TL;DR: I'm stressed out over choosing a side project because of the commitment and fear of failure :(

I'm a student and summer vacation starts in 3 days (and actually has already started for me, thanks to a "smartly planned" hospital stay), so I'm currently looking for a cool project to start. This will be my third summer vacation during which I want to make complete a project, and I never actually did it. The first year, I couldn't think of any reasonable, doable project which would be interesting and fitting for the time scope (I was quite new to programming back then, so I probably couldn't have done things that would be interesting to me, an any project that I could've done would just take 20 minutes, cause I wouldn't understand anything more complex). The second time, I chose a project too big with too much new things I had to learn on the go. I actually pushed through for nearly a week, but then I realized that I only completed like 25% in that time, so I lost my motivation, thinking I could never finish it, while not wanting to start a complete new project, because that would've felt like wasting the time I put into my first project. It was still a valuable project and I learned a lot by doing it, but this year I want to actually finish a project; so I'm really stressed out right now trying to come up with a good project.
Usually I have millions of vague ideas in my head, but as soon as it comes to choosing, every single one seems to be the wrong one, or I forget about all of them. Everything that kinda interests me seems way to big and complicated to me, but I sometimes feel like I'm just underestimating my abilities, but on the other hand I have ~25 projects on my hard drive, of which 4 or 5 are finished and most will never be finished. :/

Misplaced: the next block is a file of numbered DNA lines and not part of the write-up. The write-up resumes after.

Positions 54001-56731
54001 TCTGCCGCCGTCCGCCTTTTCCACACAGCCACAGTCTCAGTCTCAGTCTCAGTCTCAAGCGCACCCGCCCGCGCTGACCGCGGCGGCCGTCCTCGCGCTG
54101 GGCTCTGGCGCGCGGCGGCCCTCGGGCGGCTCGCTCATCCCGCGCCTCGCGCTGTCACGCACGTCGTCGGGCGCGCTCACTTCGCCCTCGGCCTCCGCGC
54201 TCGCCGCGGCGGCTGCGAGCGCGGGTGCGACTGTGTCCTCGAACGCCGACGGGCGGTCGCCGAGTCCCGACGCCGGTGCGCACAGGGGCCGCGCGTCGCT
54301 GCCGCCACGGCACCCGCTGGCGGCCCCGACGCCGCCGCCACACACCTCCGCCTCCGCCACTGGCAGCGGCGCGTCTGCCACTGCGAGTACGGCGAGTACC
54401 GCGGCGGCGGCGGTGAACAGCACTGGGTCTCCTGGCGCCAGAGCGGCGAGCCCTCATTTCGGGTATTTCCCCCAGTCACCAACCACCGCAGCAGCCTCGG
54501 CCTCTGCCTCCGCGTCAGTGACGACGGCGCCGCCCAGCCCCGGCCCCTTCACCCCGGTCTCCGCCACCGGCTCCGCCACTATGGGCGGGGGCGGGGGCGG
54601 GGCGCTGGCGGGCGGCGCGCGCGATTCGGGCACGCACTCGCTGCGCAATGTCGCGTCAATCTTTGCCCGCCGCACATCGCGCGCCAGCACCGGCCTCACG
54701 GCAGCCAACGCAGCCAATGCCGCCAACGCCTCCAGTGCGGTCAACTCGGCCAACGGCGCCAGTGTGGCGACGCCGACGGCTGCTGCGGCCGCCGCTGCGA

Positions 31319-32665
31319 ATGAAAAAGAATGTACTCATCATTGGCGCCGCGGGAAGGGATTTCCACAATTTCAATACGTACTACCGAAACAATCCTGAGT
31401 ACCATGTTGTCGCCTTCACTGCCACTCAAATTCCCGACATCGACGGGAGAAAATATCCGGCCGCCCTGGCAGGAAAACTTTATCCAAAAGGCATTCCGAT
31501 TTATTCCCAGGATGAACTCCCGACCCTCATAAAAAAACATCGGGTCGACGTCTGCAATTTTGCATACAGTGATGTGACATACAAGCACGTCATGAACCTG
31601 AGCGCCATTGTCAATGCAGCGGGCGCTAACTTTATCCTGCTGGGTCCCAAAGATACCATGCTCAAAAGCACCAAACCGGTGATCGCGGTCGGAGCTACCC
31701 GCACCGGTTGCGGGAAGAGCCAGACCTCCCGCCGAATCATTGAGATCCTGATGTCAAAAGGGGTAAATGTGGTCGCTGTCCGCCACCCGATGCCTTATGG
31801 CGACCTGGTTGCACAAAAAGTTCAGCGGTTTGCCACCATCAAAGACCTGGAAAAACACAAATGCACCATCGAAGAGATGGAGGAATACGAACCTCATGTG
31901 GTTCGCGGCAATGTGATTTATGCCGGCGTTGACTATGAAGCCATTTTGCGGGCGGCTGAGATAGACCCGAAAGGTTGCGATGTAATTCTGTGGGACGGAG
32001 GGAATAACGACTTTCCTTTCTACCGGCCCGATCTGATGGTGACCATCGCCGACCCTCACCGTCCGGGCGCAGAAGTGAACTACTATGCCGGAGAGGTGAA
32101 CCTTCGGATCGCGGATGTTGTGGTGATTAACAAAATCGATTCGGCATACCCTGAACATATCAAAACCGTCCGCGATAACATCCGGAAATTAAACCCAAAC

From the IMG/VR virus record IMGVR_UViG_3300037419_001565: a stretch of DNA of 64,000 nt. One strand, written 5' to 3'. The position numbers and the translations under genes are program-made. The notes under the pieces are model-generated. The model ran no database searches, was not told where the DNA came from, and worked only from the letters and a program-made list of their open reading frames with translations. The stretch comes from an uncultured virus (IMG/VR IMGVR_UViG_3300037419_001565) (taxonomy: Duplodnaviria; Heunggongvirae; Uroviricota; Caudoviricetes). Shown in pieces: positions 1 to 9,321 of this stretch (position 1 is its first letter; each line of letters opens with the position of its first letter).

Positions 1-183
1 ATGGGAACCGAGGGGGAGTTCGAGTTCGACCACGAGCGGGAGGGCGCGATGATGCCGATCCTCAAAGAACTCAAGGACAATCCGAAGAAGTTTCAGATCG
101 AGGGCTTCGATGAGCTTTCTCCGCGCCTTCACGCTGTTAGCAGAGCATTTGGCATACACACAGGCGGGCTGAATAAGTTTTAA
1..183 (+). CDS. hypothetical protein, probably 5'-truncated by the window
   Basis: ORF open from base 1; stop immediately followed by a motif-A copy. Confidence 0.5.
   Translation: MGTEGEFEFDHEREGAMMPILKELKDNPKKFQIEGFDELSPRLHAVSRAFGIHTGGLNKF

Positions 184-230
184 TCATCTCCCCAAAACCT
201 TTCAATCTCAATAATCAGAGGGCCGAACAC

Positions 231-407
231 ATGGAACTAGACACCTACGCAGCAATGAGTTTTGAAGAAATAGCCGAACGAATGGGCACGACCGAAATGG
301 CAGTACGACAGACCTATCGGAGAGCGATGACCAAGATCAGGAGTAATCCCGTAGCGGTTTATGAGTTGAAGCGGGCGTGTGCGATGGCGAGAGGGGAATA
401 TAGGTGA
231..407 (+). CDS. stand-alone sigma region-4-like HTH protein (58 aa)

And it's just so overwhelming to choose something like that, because on one hand I really want to do a bigger project that I actually finish, and summer vacation is the only time I have so much time to code, and I love coding, but on the other hand choosing such a project that I will work 2-3 weeks on is too much commitment and also I'm anxious about failing it and never finish it, just abandon a buggy mess. Am I the only one to feel that way, or are you too having problems choosing side problems?

And, I guess if you have any ideas for a suitable project (literally anything, so that I might be exposed to some new ideas), just comment it.

  • 4
    On your profile it says you know c++ and some frontend, could look into doing something with WebAssembly, it lets you compile c++ code and use it in browser. Currently I'm using it to run c++ /OpenGL code in browser, doesn't take to long to get up and running.